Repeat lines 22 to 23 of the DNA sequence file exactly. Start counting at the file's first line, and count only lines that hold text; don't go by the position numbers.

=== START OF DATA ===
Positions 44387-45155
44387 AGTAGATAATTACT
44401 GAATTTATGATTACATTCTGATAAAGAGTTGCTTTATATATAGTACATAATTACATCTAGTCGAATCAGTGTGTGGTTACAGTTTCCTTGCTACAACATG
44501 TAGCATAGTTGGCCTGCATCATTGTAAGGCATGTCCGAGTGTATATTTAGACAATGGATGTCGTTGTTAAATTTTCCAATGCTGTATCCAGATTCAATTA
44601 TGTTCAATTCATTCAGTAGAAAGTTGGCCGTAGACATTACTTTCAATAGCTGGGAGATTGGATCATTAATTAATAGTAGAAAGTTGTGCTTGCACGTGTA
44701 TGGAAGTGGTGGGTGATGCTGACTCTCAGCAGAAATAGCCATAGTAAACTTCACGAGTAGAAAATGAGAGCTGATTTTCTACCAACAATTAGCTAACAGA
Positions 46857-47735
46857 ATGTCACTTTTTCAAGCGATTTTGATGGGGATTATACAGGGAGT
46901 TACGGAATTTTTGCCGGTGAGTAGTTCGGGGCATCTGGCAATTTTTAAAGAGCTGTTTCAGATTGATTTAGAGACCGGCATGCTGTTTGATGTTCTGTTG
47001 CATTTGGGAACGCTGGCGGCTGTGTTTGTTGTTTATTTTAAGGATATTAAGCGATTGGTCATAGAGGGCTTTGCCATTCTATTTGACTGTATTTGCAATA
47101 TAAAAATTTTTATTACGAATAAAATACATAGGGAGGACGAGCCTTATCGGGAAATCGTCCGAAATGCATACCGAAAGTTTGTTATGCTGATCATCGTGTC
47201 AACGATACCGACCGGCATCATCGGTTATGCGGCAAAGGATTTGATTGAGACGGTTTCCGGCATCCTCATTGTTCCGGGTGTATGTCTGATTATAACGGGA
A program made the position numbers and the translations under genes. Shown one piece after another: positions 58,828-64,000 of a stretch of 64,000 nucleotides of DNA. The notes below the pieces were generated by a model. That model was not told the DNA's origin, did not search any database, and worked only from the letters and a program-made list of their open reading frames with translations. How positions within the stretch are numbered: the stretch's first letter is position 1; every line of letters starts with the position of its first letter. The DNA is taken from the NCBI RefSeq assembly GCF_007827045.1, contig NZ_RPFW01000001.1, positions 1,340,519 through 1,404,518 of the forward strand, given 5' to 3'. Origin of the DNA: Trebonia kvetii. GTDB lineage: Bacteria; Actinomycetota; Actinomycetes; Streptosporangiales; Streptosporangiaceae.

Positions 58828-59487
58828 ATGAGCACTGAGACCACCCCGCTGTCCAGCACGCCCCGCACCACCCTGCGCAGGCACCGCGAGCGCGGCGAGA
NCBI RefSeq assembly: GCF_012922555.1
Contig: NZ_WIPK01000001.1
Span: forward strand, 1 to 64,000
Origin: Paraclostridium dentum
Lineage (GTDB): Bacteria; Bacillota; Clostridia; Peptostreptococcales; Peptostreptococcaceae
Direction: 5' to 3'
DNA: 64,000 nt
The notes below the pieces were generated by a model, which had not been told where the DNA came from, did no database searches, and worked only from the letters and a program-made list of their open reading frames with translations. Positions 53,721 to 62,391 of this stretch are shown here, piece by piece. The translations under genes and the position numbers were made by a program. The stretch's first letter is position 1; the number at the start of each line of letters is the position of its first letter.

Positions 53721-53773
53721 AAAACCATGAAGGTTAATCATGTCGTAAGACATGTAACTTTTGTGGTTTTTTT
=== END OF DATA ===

DNA: 64,000 nt
The notes below the pieces were generated by a model, which had not been told where the DNA came from, did no database searches, and worked only from the letters and a program-made list of their open reading frames with translations. Positions 53,721 to 62,391 of this stretch are shown here, piece by piece. The translations under genes and the position numbers were made by a program. The stretch's first letter is position 1; the number at the start of each line of letters is the position of its first letter.